August 8, 2013

Sophie Lalande1, Robert J. Petrella1,2, J. Kevin Shoemaker1,3
1 Department of Kinesiology, Western University, London, ON, Canada
2 Schulich School of Medicine, Family Medicine, London, ON, Canada
3 Department of Physiology and Pharmacology, Western University, London, ON, Canada

Originally Published in the CSEP member newsletter, Communiqué, Late August 2013

One in 5 Canadian adults has metabolic syndrome (MetS), a combination of various risk factors leading to cardiovascular disease and type 2 diabetes. Individuals with MetS have an association of disorders including high blood pressure, high glucose levels, high triglyceride levels, elevated waist circumference and reduced HDL cholesterol. The first stage of cardiac dysfunction, characterised by an impaired filling of the left ventricle, has consistently been observed in individuals with MetS. Therefore, the objective of our study was to determine whether a 1-year combined aerobic and resistance exercise training program can improve cardiac function in individuals with MetS who have ≥ 3 risk factors. To address this question, we measured maximal aerobic capacity, blood pressure, blood markers, and cardiac function using echocardiography at weeks 0, 12, 24 and 52 throughout the exercise training.

Twenty-eight individuals with MetS (age: 60 ± 5 years) performed an exercise training program consisting of an average of 3 days/week of moderate-intensity aerobic exercise ranging from 60 to 85% of maximal aerobic capacity, and 2 days/week of moderate-intensity resistance exercise ranging from 40 to 80% of individual one-repetition maximal effort. This 1-year exercise intervention increased maximal aerobic capacity and reduced MetS risk burden principally through an increase in HDL cholesterol and a reduced systolic blood pressure. With exercise training, half of the individuals with MetS reduced their number of risk factors below 2, with 2 individuals even reducing their number of risk factors to only 1. At the beginning of the exercise intervention, 2/3 of our participants showed the first stage of cardiac dysfunction, and this subgroup tended to have an improved cardiac function with exercise training.! On the other hand, exercise training did not induce any changes in cardiac function in the remaining individuals who had normal cardiac function at the start of training. Therefore, moderate-intensity resistance and aerobic exercise training improved cardiometabolic health and produced beneficial effects on cardiac function of some individuals with MetS.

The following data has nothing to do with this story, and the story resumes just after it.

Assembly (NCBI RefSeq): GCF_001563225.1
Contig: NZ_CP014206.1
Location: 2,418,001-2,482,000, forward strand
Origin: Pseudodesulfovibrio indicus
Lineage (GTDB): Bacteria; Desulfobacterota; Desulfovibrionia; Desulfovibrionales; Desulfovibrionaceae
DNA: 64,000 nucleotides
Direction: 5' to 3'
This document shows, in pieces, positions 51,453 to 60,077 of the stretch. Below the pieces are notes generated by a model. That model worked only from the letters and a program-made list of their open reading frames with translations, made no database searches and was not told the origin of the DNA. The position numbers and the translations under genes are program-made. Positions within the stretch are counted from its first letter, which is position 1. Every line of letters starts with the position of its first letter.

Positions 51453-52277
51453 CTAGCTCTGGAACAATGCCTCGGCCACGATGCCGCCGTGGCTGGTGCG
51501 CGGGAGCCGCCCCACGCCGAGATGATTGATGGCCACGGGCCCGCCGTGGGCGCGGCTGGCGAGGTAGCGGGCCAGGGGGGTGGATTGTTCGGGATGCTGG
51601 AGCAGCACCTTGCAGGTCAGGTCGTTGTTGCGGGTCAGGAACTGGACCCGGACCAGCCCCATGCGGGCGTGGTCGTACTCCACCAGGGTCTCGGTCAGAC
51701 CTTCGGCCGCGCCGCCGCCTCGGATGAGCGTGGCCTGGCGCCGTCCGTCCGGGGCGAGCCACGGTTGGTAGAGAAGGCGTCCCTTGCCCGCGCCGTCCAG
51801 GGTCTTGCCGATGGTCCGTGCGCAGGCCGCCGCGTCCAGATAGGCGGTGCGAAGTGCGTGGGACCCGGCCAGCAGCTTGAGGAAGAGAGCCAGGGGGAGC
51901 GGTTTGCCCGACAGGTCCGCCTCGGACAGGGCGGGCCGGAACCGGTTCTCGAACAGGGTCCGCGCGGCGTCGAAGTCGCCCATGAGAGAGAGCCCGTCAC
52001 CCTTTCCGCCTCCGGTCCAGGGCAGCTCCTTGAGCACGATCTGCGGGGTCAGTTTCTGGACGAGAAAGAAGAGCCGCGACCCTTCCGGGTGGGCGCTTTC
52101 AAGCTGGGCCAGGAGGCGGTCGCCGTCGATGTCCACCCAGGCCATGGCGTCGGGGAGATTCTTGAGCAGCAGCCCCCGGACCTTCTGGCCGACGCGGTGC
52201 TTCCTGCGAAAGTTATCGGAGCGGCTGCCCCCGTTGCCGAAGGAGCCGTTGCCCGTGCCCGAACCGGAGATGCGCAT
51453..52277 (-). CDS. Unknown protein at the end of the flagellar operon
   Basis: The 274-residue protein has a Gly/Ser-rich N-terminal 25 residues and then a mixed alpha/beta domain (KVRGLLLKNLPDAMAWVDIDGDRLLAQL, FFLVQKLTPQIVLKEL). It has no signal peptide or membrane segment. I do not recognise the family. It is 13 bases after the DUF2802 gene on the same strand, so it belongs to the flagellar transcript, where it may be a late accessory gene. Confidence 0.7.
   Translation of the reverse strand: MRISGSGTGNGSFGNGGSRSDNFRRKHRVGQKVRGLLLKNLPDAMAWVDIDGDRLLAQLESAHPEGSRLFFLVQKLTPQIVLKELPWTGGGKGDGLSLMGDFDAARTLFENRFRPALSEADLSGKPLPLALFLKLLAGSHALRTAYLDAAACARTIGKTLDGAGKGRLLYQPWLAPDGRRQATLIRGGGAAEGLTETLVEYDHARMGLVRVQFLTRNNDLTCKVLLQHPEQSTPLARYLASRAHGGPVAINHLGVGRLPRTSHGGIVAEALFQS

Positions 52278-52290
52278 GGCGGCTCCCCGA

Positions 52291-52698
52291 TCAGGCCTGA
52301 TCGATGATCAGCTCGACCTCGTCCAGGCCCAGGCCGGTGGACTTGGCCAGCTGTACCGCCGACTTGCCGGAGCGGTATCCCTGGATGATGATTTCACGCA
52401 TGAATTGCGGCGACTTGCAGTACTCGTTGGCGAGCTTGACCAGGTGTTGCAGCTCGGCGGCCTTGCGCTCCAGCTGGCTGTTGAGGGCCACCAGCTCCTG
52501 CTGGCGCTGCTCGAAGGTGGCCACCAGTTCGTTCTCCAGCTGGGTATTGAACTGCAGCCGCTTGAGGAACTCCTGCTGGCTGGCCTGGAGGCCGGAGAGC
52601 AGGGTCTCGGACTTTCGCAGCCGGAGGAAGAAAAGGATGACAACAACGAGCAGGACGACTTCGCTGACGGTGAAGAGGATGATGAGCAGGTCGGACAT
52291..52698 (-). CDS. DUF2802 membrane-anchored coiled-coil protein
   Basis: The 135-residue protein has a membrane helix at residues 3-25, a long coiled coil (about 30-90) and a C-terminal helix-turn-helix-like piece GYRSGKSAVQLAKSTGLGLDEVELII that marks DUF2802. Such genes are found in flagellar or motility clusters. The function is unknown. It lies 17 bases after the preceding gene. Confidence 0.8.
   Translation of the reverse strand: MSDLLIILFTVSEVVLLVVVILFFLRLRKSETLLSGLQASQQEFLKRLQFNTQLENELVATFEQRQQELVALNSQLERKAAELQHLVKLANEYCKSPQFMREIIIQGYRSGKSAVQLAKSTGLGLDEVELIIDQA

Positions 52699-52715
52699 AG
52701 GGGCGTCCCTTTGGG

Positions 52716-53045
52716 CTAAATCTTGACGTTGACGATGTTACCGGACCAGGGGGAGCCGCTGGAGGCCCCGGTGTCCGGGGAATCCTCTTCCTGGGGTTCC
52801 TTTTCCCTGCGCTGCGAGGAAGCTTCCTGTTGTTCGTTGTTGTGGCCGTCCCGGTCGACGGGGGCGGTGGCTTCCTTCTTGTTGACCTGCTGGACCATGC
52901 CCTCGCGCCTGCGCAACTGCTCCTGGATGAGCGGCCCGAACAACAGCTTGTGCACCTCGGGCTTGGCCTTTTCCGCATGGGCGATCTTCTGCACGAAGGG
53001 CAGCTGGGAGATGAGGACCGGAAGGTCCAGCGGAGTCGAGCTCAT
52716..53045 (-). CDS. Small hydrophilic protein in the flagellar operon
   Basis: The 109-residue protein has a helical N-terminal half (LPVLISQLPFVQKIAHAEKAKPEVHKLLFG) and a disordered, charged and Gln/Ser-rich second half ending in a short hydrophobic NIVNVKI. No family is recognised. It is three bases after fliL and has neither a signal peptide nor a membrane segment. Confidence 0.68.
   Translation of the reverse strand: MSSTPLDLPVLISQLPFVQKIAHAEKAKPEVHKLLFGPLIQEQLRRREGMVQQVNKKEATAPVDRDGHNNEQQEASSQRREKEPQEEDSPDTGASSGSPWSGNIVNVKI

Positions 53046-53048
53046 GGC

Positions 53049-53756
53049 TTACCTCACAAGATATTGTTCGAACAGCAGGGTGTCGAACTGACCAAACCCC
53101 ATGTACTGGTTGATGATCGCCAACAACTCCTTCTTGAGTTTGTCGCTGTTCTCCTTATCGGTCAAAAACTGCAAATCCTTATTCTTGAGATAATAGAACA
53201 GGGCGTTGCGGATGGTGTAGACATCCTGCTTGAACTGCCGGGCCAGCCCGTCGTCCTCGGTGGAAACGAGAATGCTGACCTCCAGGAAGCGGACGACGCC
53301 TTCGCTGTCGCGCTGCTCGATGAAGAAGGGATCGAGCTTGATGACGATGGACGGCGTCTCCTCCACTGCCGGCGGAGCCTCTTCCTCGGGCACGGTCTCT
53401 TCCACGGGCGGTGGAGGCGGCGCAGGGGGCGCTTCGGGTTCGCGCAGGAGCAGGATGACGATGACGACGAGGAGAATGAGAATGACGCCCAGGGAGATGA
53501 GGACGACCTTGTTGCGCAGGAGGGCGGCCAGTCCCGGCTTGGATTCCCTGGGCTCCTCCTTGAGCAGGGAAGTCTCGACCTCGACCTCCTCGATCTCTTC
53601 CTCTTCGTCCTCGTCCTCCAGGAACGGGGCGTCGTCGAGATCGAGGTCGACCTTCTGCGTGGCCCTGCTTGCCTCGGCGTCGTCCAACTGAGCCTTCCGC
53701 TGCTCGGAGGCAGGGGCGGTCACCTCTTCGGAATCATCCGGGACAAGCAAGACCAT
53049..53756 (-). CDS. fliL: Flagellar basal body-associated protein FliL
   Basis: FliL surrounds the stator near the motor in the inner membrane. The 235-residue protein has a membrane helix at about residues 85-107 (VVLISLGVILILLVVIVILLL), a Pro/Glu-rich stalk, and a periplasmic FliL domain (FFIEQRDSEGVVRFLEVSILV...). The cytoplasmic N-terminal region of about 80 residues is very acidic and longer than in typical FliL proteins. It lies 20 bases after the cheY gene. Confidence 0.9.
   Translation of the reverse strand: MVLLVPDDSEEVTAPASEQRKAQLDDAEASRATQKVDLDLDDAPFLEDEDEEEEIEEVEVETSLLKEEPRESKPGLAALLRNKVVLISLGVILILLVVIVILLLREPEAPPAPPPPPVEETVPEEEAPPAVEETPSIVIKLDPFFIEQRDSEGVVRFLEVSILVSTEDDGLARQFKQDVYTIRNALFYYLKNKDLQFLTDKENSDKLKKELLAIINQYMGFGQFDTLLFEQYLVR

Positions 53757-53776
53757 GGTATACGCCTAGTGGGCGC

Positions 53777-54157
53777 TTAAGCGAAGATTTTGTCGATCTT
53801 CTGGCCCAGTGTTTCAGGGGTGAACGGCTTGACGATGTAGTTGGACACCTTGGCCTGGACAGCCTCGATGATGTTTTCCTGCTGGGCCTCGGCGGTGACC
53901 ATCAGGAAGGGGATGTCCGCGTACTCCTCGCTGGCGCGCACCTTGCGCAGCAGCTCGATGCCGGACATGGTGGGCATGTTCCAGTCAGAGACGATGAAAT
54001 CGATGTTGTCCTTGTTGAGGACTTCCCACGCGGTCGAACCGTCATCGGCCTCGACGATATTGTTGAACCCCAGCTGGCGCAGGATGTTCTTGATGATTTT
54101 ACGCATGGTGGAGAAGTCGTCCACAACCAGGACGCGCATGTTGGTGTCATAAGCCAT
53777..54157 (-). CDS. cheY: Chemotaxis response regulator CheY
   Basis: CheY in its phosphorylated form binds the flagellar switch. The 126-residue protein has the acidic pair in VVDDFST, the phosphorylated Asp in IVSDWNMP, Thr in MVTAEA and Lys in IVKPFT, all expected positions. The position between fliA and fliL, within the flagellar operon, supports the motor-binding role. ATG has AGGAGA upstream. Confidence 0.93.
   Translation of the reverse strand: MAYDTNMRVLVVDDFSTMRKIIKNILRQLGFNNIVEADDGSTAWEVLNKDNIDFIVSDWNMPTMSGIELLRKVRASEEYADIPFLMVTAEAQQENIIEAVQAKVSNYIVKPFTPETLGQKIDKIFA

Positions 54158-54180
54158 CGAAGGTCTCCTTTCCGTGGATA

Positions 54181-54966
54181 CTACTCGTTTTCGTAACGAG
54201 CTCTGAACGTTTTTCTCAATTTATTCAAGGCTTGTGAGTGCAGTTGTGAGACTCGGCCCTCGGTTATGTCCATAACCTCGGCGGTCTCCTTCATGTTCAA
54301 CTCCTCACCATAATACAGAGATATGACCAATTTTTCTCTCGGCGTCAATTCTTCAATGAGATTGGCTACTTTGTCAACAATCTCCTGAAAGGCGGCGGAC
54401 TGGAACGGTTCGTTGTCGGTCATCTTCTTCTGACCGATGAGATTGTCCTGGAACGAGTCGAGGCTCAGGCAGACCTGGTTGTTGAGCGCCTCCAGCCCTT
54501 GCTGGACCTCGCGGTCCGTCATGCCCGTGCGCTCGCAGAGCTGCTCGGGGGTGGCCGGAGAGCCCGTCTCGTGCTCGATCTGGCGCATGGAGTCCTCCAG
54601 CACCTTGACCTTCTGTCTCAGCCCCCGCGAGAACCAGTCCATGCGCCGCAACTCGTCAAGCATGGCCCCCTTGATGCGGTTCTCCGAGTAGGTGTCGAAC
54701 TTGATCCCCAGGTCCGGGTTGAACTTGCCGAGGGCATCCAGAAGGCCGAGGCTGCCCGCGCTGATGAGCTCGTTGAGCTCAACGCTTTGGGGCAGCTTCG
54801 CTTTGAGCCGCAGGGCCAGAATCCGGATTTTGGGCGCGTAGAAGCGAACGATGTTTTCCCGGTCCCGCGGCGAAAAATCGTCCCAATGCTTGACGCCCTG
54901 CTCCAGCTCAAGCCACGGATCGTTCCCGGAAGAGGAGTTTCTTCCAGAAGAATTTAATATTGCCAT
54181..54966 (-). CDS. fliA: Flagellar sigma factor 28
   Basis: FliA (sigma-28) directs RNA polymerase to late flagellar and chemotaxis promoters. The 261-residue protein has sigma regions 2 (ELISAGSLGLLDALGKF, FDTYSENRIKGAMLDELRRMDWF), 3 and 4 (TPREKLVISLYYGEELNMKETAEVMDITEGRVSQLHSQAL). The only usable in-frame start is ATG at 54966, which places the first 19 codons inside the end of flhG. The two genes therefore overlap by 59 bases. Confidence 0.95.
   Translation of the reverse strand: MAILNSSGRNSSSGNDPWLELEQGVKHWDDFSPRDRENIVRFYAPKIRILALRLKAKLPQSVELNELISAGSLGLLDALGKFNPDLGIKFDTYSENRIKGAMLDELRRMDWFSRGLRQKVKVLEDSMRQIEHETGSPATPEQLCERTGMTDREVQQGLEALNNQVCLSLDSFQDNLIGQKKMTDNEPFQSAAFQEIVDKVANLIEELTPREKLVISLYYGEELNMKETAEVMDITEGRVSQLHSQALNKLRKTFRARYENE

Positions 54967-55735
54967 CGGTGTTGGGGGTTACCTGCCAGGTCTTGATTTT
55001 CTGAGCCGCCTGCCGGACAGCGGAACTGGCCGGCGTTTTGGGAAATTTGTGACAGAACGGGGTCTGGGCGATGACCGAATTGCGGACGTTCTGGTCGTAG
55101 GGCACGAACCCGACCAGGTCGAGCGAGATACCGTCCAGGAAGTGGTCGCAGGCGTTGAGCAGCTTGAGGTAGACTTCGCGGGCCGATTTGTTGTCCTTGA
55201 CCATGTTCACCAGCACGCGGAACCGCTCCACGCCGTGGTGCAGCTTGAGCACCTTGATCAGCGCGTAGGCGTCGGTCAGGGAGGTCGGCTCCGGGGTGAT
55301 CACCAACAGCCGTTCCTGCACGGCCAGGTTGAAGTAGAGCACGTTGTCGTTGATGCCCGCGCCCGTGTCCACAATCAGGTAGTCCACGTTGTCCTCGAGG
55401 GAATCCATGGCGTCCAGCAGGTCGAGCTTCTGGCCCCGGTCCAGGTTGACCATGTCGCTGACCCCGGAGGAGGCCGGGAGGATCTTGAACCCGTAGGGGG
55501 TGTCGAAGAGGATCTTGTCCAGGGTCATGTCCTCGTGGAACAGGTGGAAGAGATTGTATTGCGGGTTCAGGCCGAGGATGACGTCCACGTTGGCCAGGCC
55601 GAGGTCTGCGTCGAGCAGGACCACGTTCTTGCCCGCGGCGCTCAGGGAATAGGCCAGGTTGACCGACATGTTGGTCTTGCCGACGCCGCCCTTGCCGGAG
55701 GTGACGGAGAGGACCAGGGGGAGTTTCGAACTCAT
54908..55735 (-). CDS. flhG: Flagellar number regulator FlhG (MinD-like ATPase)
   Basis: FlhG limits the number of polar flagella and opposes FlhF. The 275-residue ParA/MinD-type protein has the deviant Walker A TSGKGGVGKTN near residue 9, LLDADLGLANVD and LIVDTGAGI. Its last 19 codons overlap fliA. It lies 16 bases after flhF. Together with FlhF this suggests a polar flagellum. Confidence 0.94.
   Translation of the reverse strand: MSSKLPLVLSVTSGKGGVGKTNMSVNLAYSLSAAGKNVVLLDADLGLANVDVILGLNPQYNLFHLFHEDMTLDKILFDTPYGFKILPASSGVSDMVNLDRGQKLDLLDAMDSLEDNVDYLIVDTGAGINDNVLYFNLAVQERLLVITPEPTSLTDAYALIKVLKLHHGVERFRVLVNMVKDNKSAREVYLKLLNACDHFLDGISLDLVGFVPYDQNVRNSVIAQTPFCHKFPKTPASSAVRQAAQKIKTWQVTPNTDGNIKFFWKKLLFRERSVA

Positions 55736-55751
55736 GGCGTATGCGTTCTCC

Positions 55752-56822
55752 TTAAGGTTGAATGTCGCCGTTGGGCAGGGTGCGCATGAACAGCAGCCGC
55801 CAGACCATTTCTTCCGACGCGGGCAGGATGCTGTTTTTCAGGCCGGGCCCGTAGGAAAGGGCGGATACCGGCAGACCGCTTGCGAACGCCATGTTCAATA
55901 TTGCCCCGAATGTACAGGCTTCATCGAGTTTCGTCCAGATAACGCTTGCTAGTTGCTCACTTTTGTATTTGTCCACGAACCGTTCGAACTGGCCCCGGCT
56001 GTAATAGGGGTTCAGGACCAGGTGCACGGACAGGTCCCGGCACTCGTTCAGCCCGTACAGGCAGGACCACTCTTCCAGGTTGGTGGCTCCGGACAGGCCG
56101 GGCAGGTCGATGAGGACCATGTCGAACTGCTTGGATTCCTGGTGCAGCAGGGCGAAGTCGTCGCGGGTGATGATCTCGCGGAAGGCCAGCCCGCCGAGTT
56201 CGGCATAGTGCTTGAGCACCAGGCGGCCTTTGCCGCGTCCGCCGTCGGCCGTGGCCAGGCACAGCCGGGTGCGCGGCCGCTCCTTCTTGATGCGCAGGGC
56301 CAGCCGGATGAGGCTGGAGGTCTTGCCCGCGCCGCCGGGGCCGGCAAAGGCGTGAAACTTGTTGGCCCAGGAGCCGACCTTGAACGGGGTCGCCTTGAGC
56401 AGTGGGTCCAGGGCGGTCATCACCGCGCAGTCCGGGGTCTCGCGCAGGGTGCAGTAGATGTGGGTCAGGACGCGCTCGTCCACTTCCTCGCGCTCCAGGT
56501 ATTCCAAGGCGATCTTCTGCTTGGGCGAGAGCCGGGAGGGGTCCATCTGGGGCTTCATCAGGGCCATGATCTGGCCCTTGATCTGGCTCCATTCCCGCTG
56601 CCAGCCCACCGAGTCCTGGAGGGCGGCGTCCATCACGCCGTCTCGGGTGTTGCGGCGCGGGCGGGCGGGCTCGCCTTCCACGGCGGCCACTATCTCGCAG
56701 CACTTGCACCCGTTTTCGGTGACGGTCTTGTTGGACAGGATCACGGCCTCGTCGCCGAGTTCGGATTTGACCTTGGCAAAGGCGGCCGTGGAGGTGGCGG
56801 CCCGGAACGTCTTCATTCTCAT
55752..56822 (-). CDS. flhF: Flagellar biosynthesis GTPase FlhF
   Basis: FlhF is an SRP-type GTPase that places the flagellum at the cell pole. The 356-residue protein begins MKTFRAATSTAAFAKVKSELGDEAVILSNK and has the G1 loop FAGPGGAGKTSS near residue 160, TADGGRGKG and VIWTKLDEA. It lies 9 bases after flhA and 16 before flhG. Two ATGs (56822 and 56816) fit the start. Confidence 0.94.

Sophie Lalande, Robert J Petrella, J Kevin Shoemaker. Effect of exercise training on diastolic function in metabolic syndrome. Applied Physiology, Nutrition, and Metabolism 05/2013; 38(5):545-50.

This article is a summary of an article published in Applied Physiology, Nutrition & Metabolism. If you intend citing any information in this article, please consult the original article and cite that source. This summary was written for the Canadian Society for Exercise Physiology and it has been reviewed by the CSEP Knowledge Transfer Committee.

The CSEP Knowledge Translation Committee supports the translation of research-based knowledge for the practical application of improving the health of Canadians through the publication of this article.